Much of the organizational 'tone of voice' information is about getting it right i.e. reflecting the personality of your organization in text and visuals related to internal and external branding and communications. Although Robert Mills (above) mentions it, in fact, there's not so much easily accessible information from the marketing/branding angle on the actual tone of voice used in the organization as people talk with each other, make decisions, negotiate, influence, express their position in the hierarchy and so on.

But this is taken up in other disciplines. The Center for Non-Verbal Studies, for example, describes tone of voice in terms of pitch, rhythm, loudness, and then discusses how use of tone expresses feelings and emotions as in sarcastic, submissive, superior, angry, sad, happy and so on .

In these various aspects of tone of voice I'm wondering how easy it is to develop people's day to day thinking about it so where brand guides exist for written tone of voice the intent is taken into day to day vocal tone. For example, going back to the British Council's tone of voice statements one of them is: 'We are 'inspiring' : We believe our knowledge is most valuable when it is shared. We are positive, enthusiastic and always encouraging.'

So how does that translate into the day to day operation of the business? Are there formal and informal systems/processes for sharing knowledge? Are people positive in their tone – what happens if their tone expresses negativity, or impatience, or frustration. Do people have to be enthusiastic all the time – what if they are apathetic or passive or just normally trucking along? Is 'always encouraging' realistic? What happens if someone is underperforming and is in the firing line?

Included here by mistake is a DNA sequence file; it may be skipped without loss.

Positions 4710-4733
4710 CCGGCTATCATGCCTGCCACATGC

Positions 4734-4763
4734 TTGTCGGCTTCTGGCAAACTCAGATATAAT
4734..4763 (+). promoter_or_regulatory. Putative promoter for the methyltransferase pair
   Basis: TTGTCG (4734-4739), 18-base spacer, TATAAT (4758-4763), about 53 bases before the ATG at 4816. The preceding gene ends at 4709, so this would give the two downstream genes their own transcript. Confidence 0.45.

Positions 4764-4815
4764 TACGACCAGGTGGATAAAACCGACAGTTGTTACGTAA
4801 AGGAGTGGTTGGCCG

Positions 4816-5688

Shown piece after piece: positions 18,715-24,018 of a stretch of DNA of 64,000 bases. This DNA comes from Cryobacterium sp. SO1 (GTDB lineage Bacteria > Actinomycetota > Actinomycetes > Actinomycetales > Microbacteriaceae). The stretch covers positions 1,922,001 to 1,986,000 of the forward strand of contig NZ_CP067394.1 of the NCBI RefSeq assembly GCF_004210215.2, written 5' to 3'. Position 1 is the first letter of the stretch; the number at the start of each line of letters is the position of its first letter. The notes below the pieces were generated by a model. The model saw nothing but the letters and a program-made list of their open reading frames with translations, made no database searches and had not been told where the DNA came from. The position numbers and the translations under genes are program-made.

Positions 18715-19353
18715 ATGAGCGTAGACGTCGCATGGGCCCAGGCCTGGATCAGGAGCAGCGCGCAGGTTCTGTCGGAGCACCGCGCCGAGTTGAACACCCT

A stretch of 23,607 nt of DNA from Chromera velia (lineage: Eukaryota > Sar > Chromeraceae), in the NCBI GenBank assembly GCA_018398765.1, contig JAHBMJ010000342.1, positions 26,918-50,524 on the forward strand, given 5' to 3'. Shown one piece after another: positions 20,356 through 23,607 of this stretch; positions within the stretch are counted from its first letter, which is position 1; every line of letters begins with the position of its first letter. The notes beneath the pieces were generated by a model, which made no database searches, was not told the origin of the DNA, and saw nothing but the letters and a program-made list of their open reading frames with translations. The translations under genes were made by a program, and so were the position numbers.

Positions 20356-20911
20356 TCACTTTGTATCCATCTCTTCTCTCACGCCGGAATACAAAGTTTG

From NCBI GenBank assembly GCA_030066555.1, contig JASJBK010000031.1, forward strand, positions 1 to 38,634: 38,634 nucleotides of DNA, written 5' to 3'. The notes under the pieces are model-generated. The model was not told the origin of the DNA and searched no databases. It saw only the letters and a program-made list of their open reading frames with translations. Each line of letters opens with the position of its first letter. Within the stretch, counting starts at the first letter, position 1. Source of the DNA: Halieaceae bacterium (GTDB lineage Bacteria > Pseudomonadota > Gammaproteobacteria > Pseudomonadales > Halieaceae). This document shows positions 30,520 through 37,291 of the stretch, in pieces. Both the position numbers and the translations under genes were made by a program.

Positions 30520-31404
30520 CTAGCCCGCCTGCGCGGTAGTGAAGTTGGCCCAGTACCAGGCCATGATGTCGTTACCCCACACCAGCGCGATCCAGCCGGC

Getting the tone of 'say' aligned with expression of 'do' is a hard task. I don't know what the British Council does to develop the alignment – maybe someone out there can let me know – but in organizations I've worked with it seems to be a missing element. It's tied up with organizational values – respect, teamwork, transparency, etc but I haven't seen much in the way of 'this is how we speak with each other and this is the tone of voice we use.'

As I said at the start, I'm wondering whether once the brand 'tone of voice' has been identified whether helping staff think about the actual tone of voice linked to this that they use with each other could support the business direction of an organization. Could, for example, an organization that valued grades/hierarchy where people fell into submissive and superior voice tones become an organization more inclined to value performance and outcomes if a common tone of respect and 'I'm equal to you' prevailed?

Can you design in actual tone of voice alongside brand tone of voice? What do you think? Let me know.